The Fountainhead, part 3, chapters 4 & 5
After their conversation about how awful oceans and mountains are, Dominique asks Gail Wynand when they’re going to have sex, since that was the whole purpose of this trip. Wynand says they’re not; he’s changed his mind:
He had said it quietly, with an odd kind of simplicity, as if he were standing helpless before a fact he could not alter.
“Will you marry me?” he asked.
Wynand tells her that she’s “the cleanest person I’ve ever seen” and that, ironically, the way she approached him in the first place convinced him of this. “I’ve spent my life pulling the strings of the world. I’ve seen all of it. Do you think I could believe any purity — unless it came to me twisted in some such dreadful shape as the one you chose?”
Dominique says this wasn’t the outcome she had intended. Wynand reasons with her, telling her that he knows she’s chosen him as “the symbol of your contempt for men” and he accepts the role. That being the case, he argues that she might as well go all the way with it:
“If you wish to commit an unspeakable act as your revenge against the world, such an act is not to sell yourself to your enemy, but to marry him. Not to match your worst against his worst, but your worst against his best. You’ve tried that once, but your victim wasn’t worthy of your purpose. You see, I’m pleading my case on your own terms… Incidentally — since it is of no concern to you — I love you.”
Dominique thinks of the Banner and how it’s always tried to tear Roark down: trashing his work, cheering his defeat in the Stoddard trial. She says yes.
When Dominique returns from her trip, Peter is sullen and angry, assuming she had sex with Wynand as was the agreement. She doesn’t bother to disabuse him, but tells him to go meet with Gail Wynand himself to discuss the contract for Stoneridge:
“What I have to tell you, Mr. Keating, should never have needed to be said or done,” said Wynand. Keating had never heard a man speak in a manner so consciously controlled. He thought crazily that it sounded as if Wynand held his fist closed over his voice and directed each syllable. “Any extra word I speak will be offensive, so I shall be brief. I am going to marry your wife. She is leaving for Reno tomorrow. Here is the contract for Stoneridge. I have signed it. Attached is a check for two hundred and fifty thousand dollars. It is in addition to what you will receive for your work under the contract. I’ll appreciate it if you will now make no comment of any kind. I realize that I could have had your consent for less, but I wish no discussion. It would be intolerable if we were to bargain about it. Therefore, will you please take this and consider the matter settled?”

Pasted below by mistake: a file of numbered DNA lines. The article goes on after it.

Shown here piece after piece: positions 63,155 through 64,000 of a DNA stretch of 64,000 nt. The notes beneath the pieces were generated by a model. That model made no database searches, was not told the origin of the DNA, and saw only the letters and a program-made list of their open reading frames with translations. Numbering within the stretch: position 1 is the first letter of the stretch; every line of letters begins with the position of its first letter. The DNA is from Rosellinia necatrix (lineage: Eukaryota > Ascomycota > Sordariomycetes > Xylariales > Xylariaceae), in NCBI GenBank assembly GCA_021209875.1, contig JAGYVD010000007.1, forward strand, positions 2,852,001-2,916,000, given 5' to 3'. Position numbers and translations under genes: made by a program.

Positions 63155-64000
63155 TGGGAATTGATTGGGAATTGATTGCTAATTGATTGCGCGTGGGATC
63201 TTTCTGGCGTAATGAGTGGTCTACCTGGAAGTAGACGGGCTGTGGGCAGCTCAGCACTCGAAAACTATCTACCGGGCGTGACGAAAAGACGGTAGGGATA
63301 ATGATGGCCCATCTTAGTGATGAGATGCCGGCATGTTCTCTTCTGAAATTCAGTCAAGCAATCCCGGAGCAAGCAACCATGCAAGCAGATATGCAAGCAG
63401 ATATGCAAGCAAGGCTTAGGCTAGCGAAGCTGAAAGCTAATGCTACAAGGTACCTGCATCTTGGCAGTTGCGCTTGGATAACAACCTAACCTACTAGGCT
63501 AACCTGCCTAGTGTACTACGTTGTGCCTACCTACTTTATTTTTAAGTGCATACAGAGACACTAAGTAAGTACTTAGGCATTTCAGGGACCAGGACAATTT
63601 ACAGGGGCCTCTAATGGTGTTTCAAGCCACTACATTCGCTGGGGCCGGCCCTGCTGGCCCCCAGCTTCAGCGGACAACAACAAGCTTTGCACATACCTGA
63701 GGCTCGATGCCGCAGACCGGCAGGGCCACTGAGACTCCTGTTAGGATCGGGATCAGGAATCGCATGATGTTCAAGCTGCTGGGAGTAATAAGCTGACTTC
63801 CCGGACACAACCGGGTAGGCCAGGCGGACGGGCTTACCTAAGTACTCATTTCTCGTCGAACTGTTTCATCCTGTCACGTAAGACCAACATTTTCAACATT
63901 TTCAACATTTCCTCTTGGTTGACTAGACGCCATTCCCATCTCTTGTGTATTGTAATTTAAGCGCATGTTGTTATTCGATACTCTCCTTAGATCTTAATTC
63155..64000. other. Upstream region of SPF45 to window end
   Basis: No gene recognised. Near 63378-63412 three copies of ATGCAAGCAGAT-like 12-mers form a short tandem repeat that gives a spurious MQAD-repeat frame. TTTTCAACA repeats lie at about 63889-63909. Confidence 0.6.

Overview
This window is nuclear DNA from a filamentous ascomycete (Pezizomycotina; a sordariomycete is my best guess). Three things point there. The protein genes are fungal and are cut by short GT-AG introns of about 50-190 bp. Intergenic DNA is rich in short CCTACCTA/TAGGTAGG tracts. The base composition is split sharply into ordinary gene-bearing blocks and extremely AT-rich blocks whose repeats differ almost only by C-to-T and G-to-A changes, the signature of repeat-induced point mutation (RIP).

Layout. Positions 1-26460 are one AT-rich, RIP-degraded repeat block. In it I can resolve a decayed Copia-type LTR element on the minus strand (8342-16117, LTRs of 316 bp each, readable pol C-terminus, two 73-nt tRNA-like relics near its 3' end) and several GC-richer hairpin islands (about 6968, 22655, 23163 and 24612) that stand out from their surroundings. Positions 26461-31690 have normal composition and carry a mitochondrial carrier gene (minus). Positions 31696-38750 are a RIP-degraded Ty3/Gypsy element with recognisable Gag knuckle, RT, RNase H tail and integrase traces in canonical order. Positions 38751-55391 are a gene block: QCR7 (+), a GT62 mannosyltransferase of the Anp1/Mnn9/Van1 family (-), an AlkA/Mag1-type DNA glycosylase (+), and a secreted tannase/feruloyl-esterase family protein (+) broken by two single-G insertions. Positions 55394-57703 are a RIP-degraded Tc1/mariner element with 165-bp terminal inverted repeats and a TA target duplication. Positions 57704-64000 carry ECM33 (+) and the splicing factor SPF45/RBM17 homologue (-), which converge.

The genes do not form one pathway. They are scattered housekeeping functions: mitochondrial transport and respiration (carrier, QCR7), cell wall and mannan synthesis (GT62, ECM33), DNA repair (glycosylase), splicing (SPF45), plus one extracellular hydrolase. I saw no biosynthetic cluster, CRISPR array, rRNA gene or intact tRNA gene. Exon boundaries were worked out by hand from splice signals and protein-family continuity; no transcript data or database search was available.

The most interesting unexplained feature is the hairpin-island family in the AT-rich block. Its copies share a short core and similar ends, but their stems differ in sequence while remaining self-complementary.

Peter snaps, “You can have my consent for nothing,” presumably meaning he’s sick and tired of being married to Dominique and having his nose rubbed in her infidelities. When Wynand asks if that means he doesn’t want the money, Peter says he’ll take it anyway, snatches up the contract and storms out.
Dominique packs her bags, but before she goes away, she visits Steven Mallory in his studio. Since learning that he was the one who made the statue of her, Gail Wynand has become Mallory’s patron, and with Wynand’s patronage has come riches. He seems healthier and happier, and he’s moved into a new, bigger space that he’s decorated with art and sculpture from around the world.
She had not seen Roark for twenty months. She had called on Mallory once in a while. Mallory knew that these visits were breakdowns in a struggle she would not name; he knew that she did not want to come, that her rare evenings with him were time torn out of her life. He never asked any questions and he was always glad to see her. They talked quietly, with a feeling of companionship such as that of an old married couple; as if he had possessed her body, and the wonder of it had long since been consumed, and nothing remained but an untroubled intimacy. He had never touched her body, but he had possessed it in a deeper kind of ownership when he had done her statue, and they could not lose the special sense of each other it had given them.